chore. In the librarys struggle to remain relevant, it is necessary to address the compatibility of

    their website with regards to mobile devices. According to Mairn (2012), Its simple: If a

    librarys Web site does not display well on mobile devices, then users will go to another resource

    that displays well while providing them with the information they need (p. 264).

    One of the most powerful tools available to address website compatibility is to create a

    mobile website. A mobile website is a website optimized for display on mobile devices. A

    mobile device user attempting to go to the libraries website automatically redirects to the mobile

    site by default. A mobile site typically has a text-based appearance and does not include images

    as to improve page load speeds. The mobile site contains streamlined content with only central

    library services available.

    The opportunities of a mobile website include the ability to share online content with

    mobile device users and the creation of standard online content across many different mobile

    operating systems. Despite the opportunities, there are many challenges associated with

    developing a mobile website. The format of a normal website includes screen size, software

    requirements and dimensions designed for a desktop computer. Mobile devices have an entirely

    different set of parameters including a different operating system, screen size, manufacturer and

    form factor. These differences typically make accessing the librarys website on a mobile

    device, difficult. Haefele (2011) found Although desktop-style webpages are usable on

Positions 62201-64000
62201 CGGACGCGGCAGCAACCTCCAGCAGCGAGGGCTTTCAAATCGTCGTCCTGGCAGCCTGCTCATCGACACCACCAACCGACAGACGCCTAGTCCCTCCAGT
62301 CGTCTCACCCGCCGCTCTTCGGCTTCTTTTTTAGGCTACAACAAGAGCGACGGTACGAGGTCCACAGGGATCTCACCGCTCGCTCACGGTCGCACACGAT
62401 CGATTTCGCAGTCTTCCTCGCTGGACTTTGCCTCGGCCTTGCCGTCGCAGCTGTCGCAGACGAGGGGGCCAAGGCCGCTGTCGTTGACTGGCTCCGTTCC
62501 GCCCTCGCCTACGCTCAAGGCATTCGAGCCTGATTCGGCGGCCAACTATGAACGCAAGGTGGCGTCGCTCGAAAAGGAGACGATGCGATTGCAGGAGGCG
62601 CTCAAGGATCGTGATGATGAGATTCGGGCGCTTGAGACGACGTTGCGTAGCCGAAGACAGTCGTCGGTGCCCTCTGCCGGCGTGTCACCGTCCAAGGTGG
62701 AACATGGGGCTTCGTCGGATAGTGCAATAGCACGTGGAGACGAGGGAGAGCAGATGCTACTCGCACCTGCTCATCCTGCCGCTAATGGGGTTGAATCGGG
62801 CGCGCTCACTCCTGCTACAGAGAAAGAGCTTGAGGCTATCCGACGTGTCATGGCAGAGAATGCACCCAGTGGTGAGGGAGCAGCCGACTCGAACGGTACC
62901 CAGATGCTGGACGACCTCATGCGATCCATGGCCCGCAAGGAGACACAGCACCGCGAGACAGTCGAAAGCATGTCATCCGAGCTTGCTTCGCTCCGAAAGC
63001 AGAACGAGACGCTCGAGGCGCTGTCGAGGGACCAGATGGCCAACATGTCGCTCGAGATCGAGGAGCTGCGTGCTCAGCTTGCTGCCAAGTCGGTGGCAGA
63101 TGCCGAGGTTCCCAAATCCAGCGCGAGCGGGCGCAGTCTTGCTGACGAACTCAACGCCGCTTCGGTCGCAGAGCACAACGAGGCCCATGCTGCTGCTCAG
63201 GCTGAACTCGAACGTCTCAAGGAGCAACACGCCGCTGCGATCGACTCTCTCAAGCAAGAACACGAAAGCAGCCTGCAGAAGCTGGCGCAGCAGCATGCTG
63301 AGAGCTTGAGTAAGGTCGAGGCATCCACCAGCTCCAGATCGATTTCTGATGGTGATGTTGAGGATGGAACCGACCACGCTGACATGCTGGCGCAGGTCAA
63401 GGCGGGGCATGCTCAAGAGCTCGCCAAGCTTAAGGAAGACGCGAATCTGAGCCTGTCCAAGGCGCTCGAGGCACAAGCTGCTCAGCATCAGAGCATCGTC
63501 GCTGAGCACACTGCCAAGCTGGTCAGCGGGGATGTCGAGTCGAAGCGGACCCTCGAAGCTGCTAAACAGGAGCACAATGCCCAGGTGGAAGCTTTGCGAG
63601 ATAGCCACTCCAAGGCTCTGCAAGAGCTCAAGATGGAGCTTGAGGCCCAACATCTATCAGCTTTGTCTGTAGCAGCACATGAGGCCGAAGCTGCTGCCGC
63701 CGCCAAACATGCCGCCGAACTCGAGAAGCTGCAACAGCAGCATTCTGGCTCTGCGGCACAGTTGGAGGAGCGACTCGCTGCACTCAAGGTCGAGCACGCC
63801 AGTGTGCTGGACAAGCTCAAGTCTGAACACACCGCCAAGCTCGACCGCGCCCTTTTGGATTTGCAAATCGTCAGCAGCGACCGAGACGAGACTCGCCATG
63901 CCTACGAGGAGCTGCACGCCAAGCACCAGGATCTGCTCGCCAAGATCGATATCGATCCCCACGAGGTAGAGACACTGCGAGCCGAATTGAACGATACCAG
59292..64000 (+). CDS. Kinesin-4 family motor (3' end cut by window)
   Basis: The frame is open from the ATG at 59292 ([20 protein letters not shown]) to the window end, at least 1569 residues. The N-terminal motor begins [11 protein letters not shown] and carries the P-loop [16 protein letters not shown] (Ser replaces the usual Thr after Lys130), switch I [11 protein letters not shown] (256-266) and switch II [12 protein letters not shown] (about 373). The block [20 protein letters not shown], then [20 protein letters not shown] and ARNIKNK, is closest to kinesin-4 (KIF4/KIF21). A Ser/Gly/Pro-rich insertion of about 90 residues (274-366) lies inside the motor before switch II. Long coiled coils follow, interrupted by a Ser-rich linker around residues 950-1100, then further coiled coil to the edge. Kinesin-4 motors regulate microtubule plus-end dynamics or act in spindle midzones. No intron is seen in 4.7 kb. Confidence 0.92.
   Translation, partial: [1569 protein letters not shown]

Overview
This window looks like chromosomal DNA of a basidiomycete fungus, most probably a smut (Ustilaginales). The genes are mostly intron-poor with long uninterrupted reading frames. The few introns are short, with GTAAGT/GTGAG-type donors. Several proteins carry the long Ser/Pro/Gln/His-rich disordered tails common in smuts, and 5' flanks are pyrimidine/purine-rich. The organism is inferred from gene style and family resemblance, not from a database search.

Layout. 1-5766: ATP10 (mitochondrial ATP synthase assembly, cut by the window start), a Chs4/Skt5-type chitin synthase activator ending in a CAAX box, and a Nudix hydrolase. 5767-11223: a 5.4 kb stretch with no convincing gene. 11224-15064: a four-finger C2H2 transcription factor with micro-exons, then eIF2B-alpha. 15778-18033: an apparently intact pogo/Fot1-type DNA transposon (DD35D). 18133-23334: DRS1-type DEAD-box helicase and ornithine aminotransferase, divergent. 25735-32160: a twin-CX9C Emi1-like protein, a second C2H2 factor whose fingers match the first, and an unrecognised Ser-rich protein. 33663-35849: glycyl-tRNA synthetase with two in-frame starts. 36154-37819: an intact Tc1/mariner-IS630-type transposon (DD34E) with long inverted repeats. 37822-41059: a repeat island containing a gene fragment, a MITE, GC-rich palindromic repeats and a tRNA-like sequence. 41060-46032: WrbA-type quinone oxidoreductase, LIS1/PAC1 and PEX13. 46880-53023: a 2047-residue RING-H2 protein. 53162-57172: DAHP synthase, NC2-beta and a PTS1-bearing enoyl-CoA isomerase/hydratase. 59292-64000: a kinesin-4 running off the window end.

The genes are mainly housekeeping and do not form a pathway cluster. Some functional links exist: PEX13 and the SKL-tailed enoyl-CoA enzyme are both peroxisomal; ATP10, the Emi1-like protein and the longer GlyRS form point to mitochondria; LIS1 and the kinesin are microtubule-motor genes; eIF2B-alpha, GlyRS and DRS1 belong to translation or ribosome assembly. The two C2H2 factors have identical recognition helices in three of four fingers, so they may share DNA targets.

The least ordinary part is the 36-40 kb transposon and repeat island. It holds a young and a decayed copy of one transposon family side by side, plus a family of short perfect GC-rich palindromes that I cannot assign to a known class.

smartphones, they sometimes fall short of an ideal experience (p. 118).

    Development of a mobile site is similar to traditional website development. The first step

    in the design process is to survey the librarys patron population. The purpose of the survey is to

    determine the amount of mobile devices users and what devices they are using. The data are

    critical in determining the need for a mobile website and ensuring compatibility with the devices

    in use. According to Kim (2012), Find out what types of mobile devices they own, how they use

    their mobile devices, and what their expectations are when they visit mobile Web sites (p. 311).

    Data should include smart phones as well as other mobile devices such as tablets. Determining,

    which device is in the statistical majority will be useful when conducting usability tests.

    Ensuring the mobile site works with the majority device guarantees access for the largest

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    LIBRARIES AND MOBILE TECHNOLOGY 8

    collection of patrons. After completion of the mobile site, a survey should be re administered

    periodically to monitor trends in device usage over time.

    Once gathering the initial data is complete, the next step is to conduct a focus group with

    library patrons. The purpose of the focus group is to determine what website features should

    appear on the librarys mobile site. Quick or mo...